February 4, 2016
Border Crossing
THE Magazine
February/March 2016
Diane Armitage
News

In Border Crossing, with seven artists each presenting a substantial body of work, there was indeed a lot to study. And happily, David Richard Gallery’s new and versatile space managed to accommodate all the diversity of visions. There was painting by Michele Bubacco and Paul Huxley; ceramic sculpture by Monte Coleman and Erik Gellert; mixed-media wall pieces by Chris Collins; and sculpture by Jack Slentz and Tim Cox, the latter also represented by a suite of paintings on aluminum. The entire exhibition cast a wide net over various materials, procedural methods, styles, and intentions—from the sexy and robust pieces in steel and rubber by Slentz, to the hard-edged abstractions by Huxley, to the mysterious scenarios that Bubacco painted with vigorous brushstrokes and accented with appropriated details from old master reproductions collaged onto the surface of the canvases.

In Bubacco’s paintings, the artist was motivated by a love of ambiguous pictorial spaces and the raw energy of strong painterly gestures rendered in a limited palette. He gravitates to black, white, gray, and brown with occasional areas of coral and yellow. It’s as if Bubacco’s work was infused with the spirit of Titian and Rembrandt, for example, reborn in the age of Postmodernism where, for an artist, or even a viewer, nothing is certain and risk is everywhere, and there is no right way to understand an artist’s vision. In Still Life with Two Bottles and a Wrong Painting That Says Hallo, the genres of portraiture, still life, and abstract painting ironically call to each other from the picture plane, as if each visual construct was part of a theatrical work intent on breaking the fourth wall. The word theatrical applies to all of Bubacco’s paintings, where emotions are deliberately forced and gestures are depicted broadly for increased dramatic effect. This is particularly true of the moody work Il Rigore (Discipline) with its severely bentbackward female dancer dissolving into a vaporous cloud of gray paint.

Drama of a different, more tongue-in-cheek variety is found in Slentz’s steel and rubber inner tube sculptures that, with one exception, hang on the wall and subvert easy interpretations. While some of his work suggests sexual bondage, as in Chastity Belt, Snow Chain, Manacle, Highway Man, and Brace, these pieces sidestep their transgressive allusions and take their place as examples of fascinating and unexpected structural negotiations. In this series, cold steel bands contrast well with the sensuous curves and circular shapes that they constrain, and all the work is punctuated by old fashioned looking heavy-duty locks. Slentz’s work can be read in many ways but it possesses an inventive formal language all its own.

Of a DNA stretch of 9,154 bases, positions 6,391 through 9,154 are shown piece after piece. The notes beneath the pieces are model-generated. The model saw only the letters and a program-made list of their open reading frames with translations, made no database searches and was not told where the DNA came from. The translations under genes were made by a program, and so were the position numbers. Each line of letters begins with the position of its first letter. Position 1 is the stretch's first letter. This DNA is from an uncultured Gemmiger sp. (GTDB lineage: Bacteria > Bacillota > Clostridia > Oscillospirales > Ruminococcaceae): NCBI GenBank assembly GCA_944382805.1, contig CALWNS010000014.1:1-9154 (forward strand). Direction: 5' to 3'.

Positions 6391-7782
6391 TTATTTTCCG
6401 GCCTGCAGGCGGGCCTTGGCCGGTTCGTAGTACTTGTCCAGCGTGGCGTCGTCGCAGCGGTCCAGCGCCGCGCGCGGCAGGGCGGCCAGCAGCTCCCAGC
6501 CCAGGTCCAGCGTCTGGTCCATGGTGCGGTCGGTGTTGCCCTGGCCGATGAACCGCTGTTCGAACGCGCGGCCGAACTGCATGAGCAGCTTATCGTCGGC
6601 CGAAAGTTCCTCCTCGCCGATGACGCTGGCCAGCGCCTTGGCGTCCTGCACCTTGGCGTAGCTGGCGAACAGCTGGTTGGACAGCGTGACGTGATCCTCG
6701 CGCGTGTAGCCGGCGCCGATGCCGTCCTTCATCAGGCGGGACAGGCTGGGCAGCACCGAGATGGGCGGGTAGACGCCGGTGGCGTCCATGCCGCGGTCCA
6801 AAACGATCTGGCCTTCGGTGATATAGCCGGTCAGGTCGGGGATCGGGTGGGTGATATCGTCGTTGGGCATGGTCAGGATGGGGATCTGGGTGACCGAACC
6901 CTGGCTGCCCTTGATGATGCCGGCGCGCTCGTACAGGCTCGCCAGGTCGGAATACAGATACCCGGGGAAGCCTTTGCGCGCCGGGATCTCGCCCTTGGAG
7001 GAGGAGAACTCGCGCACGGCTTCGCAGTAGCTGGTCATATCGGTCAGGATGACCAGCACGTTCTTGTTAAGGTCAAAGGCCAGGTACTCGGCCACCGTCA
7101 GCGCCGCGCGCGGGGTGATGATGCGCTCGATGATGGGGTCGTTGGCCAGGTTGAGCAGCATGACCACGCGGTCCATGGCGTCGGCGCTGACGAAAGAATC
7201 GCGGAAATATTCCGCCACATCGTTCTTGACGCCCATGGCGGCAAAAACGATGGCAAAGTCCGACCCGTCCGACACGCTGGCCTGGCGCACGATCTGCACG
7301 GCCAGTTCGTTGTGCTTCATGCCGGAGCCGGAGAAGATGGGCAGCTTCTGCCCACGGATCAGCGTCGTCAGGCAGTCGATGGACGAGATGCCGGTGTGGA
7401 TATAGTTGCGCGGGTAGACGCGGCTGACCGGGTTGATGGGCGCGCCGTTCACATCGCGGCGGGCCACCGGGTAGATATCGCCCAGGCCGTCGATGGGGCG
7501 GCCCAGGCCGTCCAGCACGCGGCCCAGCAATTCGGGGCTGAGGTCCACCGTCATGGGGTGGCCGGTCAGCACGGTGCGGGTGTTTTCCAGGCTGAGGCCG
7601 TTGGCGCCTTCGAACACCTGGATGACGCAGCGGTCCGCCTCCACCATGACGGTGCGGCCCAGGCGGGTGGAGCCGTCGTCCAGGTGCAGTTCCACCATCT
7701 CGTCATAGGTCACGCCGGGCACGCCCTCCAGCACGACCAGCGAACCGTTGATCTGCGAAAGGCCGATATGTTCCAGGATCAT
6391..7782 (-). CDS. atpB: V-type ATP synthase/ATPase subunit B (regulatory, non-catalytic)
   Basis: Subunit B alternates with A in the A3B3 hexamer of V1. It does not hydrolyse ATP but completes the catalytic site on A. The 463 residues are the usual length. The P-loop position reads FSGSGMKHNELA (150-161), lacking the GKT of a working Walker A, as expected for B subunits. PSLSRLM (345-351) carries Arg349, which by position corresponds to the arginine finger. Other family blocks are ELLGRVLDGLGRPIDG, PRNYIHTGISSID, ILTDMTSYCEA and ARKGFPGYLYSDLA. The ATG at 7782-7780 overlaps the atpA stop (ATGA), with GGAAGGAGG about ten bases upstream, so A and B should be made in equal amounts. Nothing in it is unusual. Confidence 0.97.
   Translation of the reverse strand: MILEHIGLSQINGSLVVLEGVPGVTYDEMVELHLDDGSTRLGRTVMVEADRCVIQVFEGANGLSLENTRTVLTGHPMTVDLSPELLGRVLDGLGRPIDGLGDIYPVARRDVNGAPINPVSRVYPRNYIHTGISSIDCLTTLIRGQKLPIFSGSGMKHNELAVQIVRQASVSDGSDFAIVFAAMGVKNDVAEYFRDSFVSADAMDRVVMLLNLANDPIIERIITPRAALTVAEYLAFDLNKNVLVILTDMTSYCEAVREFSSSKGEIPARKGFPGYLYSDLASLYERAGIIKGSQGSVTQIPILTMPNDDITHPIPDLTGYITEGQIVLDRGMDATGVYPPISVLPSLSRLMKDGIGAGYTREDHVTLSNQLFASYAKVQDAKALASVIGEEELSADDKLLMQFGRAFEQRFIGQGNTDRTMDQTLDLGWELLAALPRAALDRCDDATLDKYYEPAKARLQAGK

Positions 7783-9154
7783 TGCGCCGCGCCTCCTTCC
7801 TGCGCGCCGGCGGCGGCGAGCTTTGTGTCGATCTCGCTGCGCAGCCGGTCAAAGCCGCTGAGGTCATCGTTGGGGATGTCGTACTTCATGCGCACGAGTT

Gellert made five freestanding ceramic sculptures, each one nominally square in shape. What distinguishes this work is the way it was fabricated—forms made from who knows how many small rolled coils of clay that have been carefully pressed together into thick slabs so the texture of the coils wasn’t obliterated but left to exist as the main element of the work. It’s as if the artist had molded thousands of strands of spaghetti into single surfaces that were never entirely flat. On one level, the work suggests the lines on topo maps gone awry, folding in on themselves in undulating waves and inclinations. If Gellert’s pieces are the most obsessive-compulsive work in Border Crossing, the paintings and sculptures of Cox are the most inscrutable and spare. His small cast-aluminum pieces are based on industrial forms like dumpsters, and in his paintings he refers to utilitarian objects life a forklift, circuit cincher, snow blower, or trolley. Yet, to objects that are immensely prosaic by nature, Cox has given a deadpan but alluring shift of focus so that the original form becomes an enigmatic modernist cipher. If the work by Cox has an impenetrable air, Collins’s wall pieces broadcast a bit of razzle-dazzle with their rugged fragments of plywood textures accentuated with copper leaf. Collins essentially transformed discarded junk into work that took on other connotations in the context of a pristine art gallery. Other works in clay in this show were the skulls and bowls of Coleman, who managed to make strong but humorous statements on a very small scale.

Dominating the main gallery, the paintings of Huxley played with geometry, color, and subtle spatial illusions. Each painting set out to investigate the implied architectonic relationships of ellipses, squares, circles, and rectangles as they precariously balanced on and next to each other, achieving various states of equilibrium on the picture plane. All the work in Border Crossing is emblematic of individual investigations realized by personal gestures and decisions. In these diverse bodies of work, a flair for the theatrical met techne and eros and divulged something about art in the twenty-first century, where art’s history is something to be toyed with and explored anew.
—Diane Armitage


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